Major legislation in the General Assembly advances in the House of Delegates, with amendments made by the Appropriations Committee and on the House floor. The legislation and its amendments include many changes to various aspects of the school construction program, and some substantial shifts in authority.
The 21st Century School Facilities Act is on second reader in the House of Delegates, leaving one more step before it crosses over into the Senate. The Senate has yet to weigh in on the changes made, but three members of the Senate Budget and Taxation Committee participated in a work group on the bill a week ago.
Areas of Interest to MACo
These elements are all maintained in the bill amended and passed by the House of Delegates.
- Increasing the annual State school construction funding goal to $400 million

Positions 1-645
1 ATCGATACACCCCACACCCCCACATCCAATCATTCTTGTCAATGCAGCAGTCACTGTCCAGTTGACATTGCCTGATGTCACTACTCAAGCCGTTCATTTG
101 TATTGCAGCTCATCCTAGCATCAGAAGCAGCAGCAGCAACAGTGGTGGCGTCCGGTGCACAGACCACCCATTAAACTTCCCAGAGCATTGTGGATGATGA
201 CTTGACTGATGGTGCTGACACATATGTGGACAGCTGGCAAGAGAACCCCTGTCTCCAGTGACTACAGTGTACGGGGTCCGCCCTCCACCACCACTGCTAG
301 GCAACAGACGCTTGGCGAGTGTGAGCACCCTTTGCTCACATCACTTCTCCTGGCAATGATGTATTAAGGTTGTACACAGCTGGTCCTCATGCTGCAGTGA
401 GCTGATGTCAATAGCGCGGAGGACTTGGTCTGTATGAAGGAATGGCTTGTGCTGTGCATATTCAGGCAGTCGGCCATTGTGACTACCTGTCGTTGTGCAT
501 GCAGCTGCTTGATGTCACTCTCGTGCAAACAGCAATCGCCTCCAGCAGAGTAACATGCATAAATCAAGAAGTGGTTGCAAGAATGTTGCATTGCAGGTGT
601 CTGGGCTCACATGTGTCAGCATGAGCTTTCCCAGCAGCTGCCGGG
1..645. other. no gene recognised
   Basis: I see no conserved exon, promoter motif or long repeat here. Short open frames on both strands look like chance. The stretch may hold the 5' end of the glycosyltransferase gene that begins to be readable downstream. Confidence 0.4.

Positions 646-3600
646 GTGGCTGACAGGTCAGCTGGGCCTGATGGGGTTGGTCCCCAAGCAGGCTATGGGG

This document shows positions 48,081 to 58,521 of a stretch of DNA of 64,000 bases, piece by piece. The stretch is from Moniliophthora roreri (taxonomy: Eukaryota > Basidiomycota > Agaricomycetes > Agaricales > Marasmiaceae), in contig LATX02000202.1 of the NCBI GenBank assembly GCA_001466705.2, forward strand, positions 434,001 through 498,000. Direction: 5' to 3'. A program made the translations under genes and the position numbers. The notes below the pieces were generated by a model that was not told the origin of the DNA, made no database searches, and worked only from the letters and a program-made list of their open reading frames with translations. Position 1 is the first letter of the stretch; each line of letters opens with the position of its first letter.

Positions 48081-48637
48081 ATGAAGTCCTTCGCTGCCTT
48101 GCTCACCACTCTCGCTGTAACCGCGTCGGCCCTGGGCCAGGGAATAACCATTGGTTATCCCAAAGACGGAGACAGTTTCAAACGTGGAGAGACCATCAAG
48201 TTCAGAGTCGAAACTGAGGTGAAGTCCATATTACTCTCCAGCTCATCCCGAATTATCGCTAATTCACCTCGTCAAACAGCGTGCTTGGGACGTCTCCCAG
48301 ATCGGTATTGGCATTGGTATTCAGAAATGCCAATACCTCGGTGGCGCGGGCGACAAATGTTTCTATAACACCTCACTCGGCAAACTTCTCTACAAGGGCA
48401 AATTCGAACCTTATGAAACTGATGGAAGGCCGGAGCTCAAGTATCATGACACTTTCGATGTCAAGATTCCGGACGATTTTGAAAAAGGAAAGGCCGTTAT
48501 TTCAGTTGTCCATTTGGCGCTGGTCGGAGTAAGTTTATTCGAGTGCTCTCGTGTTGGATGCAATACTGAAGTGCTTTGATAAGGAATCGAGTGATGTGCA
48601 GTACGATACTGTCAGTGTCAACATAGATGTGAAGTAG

- Streamlining State school construction reviews, while maintaining the State and a resource for smaller jurisdictions
- Changing alternative financing laws to reduce hurdles to public private partnerships in school construction
- Examining of the effect of prevailing wage laws on school construction
- Allowing alternatives to LEED certification for school building practices
- Deferring to local governments on schools built as emergency shelters
Major Changes to the Legislation
These elements were added by the House Appropriations Committee and the House of Delegates. The Senate may adopt these changes, or reject them, and may also make their own changes before the end of the legislative session.
- Including local consultation in the creation of educational sufficiency standards.
- Making the Interagency Committee into an independent Commission with school construction authorities similar to those currently held by the Board of Public Works.
- Designating the membership of the Interagency Commission to include representatives of the Governor and the General Assembly.
- Adding an annual school safety grant program of $10 million.
Stay tuned for updates on the Senate’s review of the 21st Century School Facilities Act’s amendments. It’s looking like this debate could continue until the final hours of the General Assembly’s 2018 Session.